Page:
In a terrifyingly familiar near-future, with massive floods that lead to rampant homelessness and devastation, a government-sanctioned regime called the Boots seizes the opportunity to force communities of colour, the disabled and the LGBTQ2S into labour camps in the city of Toronto.
In the shadows, a new hero emerges. After his livelihood and the love of his life are taken away, Kay joins the resistance alongside Bahadur, a transmasculine refugee, and Firuzeh, a headstrong social worker. Guiding them in the use of weapons and close-quarters combat is Beck, a rogue army officer who helps them plan an uprising at a major internationally televised event.
With her signature prose, described by Booklist as "raw yet beautiful, disturbing yet hopeful," Catherine Hernandez creates a vision of the future that is all the more terrifying because it is very possible. A cautionary tale filled with fierce and vibrant characters, Crosshairs explores the universal desire to thrive, to love and to be loved as your true self. (From HarperAvenue)
Catherine Hernandez is a former theatre professional and daycare provider from Scarborough, Ont. She is also the author oft he novel Scarborough, which is being adapted into a feature film. CBC Books named Hernandez a writer to watch in 2017.
- Why Catherine Hernandez writes
- How Catherine Hernandez's resilient neighbourhood inspired her debut novel
- How Catherine Hernandez opens her heart to find the stories she should tell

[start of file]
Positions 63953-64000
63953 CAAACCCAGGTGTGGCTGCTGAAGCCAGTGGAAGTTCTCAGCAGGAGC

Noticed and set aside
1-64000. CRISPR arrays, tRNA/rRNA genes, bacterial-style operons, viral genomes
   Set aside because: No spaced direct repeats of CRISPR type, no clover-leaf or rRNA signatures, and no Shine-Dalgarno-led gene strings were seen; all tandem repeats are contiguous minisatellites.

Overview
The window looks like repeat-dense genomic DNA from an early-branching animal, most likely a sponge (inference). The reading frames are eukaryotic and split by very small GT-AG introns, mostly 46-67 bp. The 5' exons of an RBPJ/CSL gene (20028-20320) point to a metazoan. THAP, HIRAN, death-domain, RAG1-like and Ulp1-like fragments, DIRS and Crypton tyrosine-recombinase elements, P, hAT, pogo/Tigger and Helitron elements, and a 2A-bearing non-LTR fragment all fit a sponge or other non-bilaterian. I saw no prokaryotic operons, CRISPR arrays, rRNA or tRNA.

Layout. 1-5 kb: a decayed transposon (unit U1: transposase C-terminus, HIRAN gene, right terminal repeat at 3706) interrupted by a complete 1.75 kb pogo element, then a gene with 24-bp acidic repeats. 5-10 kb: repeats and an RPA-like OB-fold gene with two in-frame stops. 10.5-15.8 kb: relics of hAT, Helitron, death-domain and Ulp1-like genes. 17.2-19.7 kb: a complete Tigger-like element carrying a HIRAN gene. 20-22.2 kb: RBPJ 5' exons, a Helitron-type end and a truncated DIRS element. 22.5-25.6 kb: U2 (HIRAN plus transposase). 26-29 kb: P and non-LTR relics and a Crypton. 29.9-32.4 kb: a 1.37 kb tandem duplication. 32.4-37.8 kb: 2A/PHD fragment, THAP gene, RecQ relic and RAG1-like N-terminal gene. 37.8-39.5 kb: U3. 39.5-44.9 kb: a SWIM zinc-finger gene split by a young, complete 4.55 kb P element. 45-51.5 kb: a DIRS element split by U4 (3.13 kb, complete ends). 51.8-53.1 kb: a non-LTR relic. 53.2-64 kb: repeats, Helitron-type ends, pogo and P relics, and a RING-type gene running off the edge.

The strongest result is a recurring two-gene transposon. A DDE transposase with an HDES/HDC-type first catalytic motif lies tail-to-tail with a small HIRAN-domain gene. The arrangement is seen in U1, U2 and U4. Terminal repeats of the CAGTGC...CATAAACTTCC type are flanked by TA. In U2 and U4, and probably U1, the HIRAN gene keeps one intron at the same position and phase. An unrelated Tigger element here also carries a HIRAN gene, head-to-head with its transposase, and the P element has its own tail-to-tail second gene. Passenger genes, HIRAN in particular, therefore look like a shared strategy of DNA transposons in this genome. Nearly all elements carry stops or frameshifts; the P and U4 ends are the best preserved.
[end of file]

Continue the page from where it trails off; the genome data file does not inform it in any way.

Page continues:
- Catherine Hernandez: 2 things you need to learn in order to be a writer
- 60 works of Canadian fiction to watch for in fall 2020
- Catherine Hernandez's latest book is dystopian fiction that feels frighteningly real
- The CBC Books fall 2020 reading list
"For a lot of us — people who are part of the queer, trans, Black, Indigenous and people of colour community — what we were wondering after the horrible 2016 Orlando nightclub massacre that claimed 49 beautiful lives was, 'Do we need to get guns to protect ourselves?'
"We already knew that we were unsafe. Being in a visibly queer trans family means that a lot of us don't feel comfortable walking around at night. We don't feel safe with the police presence. A lot of us thought, 'What is the price of fighting back?' and 'What is the price of being passive?'
I truly believe that if we all work hard enough, massacres like that would never, ever happen again. We can see fascism for what it is, name it and end it.- Catherine Hernandez
"In creating the novel, I wanted to explore that — the many ways that fascism manifests and the difficult choices we make in the face of war. What we're seeing now, with fascism rising all over the world, is that there are some very difficult choices we have to make about which side we're going to be on in history.